The Value of Prescription Drug Comparison Shopping: An Illustration


A newspaper in Cleburne, Texas, outside Dallas, has published an excellent illustration of a point we’ve been making since we launched it’s well worth the effort to comparison shop for prescription drugs. An excerpt from the article:

Seven local pharmacies were contacted in an effort to discover what an uninsured consumer would pay for four random, common prescription medications. None of the 28 total prices reported by the pharmacies were equal in amount. One of the prescriptions varied in price by more than $39 depending on where it was filled.

The medications inquired about were a Advair Diskus 250/50mcg inhaler, used to treat asthma-related conditions; 0.5mg Alprazolam, the generic form of Xanax, used to reduce anxiety; Tramadol 50mg, the generic form of Ultram, a pain reliever; and Lexapro 20mg, an antidepressant.

The price of one 250/50mcg Advair Diskus inhaler, used to treat asthma-related conditions, at Keene Pharmacy is set at $201.10 while Kroger’s pharmacy sells the same inhaler for $240.79. At Wal-Mart Supercenter’s pharmacy, a 30-day supply of the pain reliever Tramadol is $4 but it sells for $28.50 at Cleburne Drug.

Some of the pharmacies can afford to sell generic forms of brand name medications at a fixed low price, such as Wal-Mart’s $4 prescription program. .. Kroger has a similar $4 program for generics. Although the cost of an Advair Diskus at Kroger was high compared with other pharmacy prices, Kroger sells Tramadol for $24.50, less than the identical dose and form sold at Cleburne Drug…

Walgreens and CVS, both well-known pharmacies across the U.S., were two of the more expensive pharmacies for the uninsured of the seven local pharmacies contacted. Both … offer saving cards for the uninsured. An uninsured consumer would pay more than $17 less for a 30 day supply of Lexapro, which has no generic form, and $29 less for the Advair Diskus, which also has no generic, with a Walgreens saving card…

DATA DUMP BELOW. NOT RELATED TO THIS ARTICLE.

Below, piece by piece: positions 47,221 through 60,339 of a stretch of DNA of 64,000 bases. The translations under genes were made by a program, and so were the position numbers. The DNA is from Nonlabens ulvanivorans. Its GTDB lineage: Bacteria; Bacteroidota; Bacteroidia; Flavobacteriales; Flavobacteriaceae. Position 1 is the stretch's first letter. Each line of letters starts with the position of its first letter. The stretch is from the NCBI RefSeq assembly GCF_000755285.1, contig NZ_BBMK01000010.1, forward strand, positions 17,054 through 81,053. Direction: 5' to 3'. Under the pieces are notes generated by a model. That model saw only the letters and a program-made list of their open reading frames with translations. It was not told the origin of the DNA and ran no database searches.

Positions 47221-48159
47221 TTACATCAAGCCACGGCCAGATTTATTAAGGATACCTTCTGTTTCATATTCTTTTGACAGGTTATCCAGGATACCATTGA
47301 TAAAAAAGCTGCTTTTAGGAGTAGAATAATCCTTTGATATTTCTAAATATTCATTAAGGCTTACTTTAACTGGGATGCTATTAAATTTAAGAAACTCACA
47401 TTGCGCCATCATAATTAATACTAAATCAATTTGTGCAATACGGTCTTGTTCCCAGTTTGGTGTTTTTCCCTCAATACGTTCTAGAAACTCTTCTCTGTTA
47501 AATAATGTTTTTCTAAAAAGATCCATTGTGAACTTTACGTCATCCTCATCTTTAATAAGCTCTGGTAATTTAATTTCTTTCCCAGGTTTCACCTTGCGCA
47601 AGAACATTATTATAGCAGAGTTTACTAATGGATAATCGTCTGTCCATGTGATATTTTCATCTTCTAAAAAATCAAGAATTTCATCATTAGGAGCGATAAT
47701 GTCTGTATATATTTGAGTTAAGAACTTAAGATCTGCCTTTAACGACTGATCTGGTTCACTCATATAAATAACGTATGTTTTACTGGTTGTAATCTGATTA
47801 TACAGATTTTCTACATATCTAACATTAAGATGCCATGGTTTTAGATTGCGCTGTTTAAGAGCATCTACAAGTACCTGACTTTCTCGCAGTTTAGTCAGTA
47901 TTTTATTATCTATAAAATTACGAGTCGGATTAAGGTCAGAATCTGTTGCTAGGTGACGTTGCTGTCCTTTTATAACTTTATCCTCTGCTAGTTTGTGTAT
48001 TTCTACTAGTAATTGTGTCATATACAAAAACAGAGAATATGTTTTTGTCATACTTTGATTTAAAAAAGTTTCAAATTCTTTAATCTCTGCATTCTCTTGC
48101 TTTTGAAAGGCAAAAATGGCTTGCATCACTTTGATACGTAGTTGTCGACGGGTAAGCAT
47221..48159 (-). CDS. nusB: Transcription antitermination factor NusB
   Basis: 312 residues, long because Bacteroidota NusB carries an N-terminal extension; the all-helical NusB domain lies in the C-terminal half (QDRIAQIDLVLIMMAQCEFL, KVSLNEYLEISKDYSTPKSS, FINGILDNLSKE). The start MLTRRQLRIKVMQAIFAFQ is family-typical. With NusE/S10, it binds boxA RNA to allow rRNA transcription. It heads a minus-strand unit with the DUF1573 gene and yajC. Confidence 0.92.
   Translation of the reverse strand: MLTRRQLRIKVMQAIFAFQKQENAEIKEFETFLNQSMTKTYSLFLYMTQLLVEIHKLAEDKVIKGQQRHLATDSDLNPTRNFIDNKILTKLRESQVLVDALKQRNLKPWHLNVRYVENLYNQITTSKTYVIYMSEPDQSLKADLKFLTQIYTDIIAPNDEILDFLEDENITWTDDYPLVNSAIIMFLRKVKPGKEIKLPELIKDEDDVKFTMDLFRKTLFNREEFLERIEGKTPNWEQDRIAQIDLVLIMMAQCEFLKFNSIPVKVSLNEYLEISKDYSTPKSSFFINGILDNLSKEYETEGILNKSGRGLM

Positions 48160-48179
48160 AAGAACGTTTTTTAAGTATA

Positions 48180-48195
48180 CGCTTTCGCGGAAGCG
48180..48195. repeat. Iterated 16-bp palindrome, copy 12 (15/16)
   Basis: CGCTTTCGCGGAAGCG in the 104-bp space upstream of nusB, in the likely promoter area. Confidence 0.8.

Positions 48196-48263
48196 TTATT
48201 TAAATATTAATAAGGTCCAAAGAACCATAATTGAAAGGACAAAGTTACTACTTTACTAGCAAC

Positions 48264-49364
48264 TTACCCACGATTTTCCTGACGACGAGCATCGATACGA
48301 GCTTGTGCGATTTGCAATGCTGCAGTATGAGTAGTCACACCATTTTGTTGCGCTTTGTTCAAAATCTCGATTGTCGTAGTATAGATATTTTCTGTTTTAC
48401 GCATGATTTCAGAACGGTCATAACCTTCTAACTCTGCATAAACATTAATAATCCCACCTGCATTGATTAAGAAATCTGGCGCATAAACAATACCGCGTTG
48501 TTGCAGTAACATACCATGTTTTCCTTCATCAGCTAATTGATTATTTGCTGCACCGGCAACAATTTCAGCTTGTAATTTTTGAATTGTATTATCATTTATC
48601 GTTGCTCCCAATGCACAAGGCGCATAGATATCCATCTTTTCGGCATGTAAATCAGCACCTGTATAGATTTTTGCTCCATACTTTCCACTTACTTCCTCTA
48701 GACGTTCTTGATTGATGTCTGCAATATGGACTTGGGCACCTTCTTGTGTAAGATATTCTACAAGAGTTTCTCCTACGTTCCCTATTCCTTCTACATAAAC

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If you click the links in the excerpt above, you’ll see a comparison of prices for these medications at member pharmacies. You’ll find that:

  • The Advair Diskus 250/50mcg inhaler is available for less than $70 at several pharmacies;
  • Tramadol 50mg is available for about half of Wal-Mart’s price, if bought in quantity;
  • Lexapro 20mg is available for between $1.50 and $2 per tablet, also significantly less than Wal-Mart and other U.S. retailers;
  • The fourth drug, a controlled substance, is not sold through member pharmacies.

In other words, if you can find the drug at, you can probably buy it for a lot less than anywhere in Cleburne, Texas — or at any brick-and-mortar drugstore in the U.S., for that matter.

So please, comparison shop — but don’t forget to include licensed online pharmacies in your search.

About Cary Byrd

eDrugSearch founder, Cary Byrd, has been called an “e-health innovator” by MarketIntellNow, interviewed by top pharmaceutical industry journalists, invited to Matthew Holt’s Health 2.0 Conference and a Consumer Report's health summit, and highlighted on numerous health blogs.

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0 thoughts on “The Value of Prescription Drug Comparison Shopping: An Illustration

  • Annie Alexander says:

    I am sure that I am not the only member or this online community who appreciates the efforts that edrugsearch goes through to bring the consumer the best deal on prescriptions that are also safe.

  • Comparison shopping for medications is something many people don’t think to do but there can be huge differences in prices offline as well as online. Especially for the more expensive prescriptions or ones that will be needed long term, comparing prices can save you a lot of money.

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